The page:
Altschuler: What is the hardest thing about organizing in Alabama?

Rubio: Just getting folks to get through that fear—to come out and stand up.  It’s easy to come out in a big action, because there’s safety in numbers.  But the everyday, in-and-out of getting people to do work alongside us, is difficult.  But we’re getting better—we see the community advancing that way.

Wright: Well, we’re in Alabama—there’s not a lot of infrastructure or experience of organizing here.  That may sound kind of strange given the civil rights history here, but a lot of organizing in Alabama has been built around charismatic leaders with a movement behind them—and not always building an infrastructure that lasts.  Even a state like Mississippi has more of a model of community organizing there than we have here.  Hostility towards the poor, racism and xenophobia are also always issues here.

Altschuler: With this law, there’s a concern that people are going to leave or have already started to leave.  To what extent would that erode the bases of support that you’ve developed?

Rubio: People have begun to leave, but I think that the folks that are choosing to stay are the ones that want to fight.  While we might lose some good folks, we’ll still have a lot of good folks here who are willing to fight the good fight.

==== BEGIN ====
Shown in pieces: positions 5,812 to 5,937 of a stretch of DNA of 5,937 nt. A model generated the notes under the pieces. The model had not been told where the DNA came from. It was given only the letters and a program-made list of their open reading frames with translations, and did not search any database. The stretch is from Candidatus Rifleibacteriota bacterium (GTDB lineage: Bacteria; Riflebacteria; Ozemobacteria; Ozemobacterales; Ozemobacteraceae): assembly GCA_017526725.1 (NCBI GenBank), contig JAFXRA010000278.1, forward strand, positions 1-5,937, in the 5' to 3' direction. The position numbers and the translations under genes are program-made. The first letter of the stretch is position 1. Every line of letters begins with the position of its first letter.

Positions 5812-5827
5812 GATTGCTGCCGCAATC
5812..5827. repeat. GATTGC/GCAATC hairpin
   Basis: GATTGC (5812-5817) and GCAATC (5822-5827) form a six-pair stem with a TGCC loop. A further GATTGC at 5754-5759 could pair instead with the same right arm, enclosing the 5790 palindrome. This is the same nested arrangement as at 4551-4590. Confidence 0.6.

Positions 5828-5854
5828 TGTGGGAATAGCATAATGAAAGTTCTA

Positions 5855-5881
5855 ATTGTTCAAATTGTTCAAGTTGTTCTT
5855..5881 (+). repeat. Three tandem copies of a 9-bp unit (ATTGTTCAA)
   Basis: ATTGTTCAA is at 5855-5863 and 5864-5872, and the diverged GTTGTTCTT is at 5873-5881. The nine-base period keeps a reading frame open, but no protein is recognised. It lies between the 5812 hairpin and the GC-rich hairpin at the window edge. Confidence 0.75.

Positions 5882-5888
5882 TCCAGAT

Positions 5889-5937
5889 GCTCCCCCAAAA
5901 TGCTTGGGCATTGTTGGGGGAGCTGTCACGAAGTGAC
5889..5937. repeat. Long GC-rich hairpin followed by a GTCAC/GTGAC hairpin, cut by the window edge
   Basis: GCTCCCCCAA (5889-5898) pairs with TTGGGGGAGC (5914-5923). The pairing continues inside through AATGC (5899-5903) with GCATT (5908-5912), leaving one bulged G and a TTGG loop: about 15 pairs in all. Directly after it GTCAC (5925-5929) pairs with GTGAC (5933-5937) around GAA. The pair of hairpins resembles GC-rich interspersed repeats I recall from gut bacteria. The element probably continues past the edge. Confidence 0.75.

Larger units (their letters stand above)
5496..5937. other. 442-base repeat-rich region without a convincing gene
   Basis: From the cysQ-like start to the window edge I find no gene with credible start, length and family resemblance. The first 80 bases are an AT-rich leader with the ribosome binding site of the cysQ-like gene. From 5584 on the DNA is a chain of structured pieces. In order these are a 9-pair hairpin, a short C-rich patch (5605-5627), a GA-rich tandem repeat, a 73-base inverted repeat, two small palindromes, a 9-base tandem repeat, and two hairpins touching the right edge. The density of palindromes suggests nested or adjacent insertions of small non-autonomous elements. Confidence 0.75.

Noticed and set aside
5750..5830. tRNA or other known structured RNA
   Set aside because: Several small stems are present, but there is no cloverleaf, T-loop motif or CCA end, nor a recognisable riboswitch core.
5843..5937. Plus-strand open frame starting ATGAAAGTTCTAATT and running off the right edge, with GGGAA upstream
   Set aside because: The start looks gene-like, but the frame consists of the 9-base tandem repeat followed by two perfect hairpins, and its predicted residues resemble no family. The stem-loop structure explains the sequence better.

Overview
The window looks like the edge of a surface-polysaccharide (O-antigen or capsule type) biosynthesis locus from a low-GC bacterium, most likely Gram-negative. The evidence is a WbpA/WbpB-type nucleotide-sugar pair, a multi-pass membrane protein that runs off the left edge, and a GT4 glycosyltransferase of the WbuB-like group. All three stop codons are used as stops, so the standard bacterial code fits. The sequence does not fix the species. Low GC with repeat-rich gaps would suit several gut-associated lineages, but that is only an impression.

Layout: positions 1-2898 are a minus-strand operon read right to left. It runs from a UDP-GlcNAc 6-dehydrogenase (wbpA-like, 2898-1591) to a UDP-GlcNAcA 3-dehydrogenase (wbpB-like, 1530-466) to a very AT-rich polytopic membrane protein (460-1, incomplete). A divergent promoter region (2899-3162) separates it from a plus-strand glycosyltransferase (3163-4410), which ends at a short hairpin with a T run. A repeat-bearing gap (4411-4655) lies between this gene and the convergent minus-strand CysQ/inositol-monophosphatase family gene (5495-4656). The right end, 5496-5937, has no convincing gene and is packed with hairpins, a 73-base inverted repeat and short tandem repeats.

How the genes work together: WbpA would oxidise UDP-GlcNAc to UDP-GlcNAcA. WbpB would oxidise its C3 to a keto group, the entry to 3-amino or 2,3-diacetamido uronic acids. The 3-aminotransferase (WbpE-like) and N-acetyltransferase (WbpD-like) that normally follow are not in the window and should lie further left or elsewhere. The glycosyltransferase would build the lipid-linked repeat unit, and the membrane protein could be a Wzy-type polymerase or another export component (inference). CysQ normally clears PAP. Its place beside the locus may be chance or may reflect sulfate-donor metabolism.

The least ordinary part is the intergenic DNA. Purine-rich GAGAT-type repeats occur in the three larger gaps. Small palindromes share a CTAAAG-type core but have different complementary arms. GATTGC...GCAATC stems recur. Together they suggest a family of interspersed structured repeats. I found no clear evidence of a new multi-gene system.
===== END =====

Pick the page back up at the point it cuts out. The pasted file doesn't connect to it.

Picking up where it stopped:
Wright: Sadly, we’re already hearing that people are leaving.  The law’s already working. It’s already achieving its purpose—to run people out of the state.  People are fleeing, because they’re already being terrorized.  One thing I really fear is creating a climate of hatred and giving permission for violence.  This kind of law creates the climate for violence—it gives permission for it.

Altschuler: Let’s move to your personal stories. What are your organization’s origins and how did you became involved?

Rubio: I was one of HICA’s founders, and that came out of my personal history.  I’m the granddaughter of a Mexican immigrant, and I grew up in Mississippi post-1960s—after the Voting Rights Act and Civil Rights Act.  My first-grade class was the first class that was integrated.  Growing up in Mississippi, in a county that saw more church bombings than anywhere else in the country in 1964, and being born three weeks before Bloody Sunday had an impact on me that I didn’t even realize until I found myself in Birmingham in the early 1990s. As a social worker, I began to work across the community, and I saw how Latinos were coming to Birmingham.  For me, the social work aspect, and my history from the South and Mexico came together.  In Birmingham, the question was: in this birthplace of the Civil Rights Movement, what are we going to do to be different for a new community?  At the hearing, it was really poignant to be standing there in the federal courthouse just a block from Kelly Ingram Park, where the fire hoses and the dogs were let loose on black children.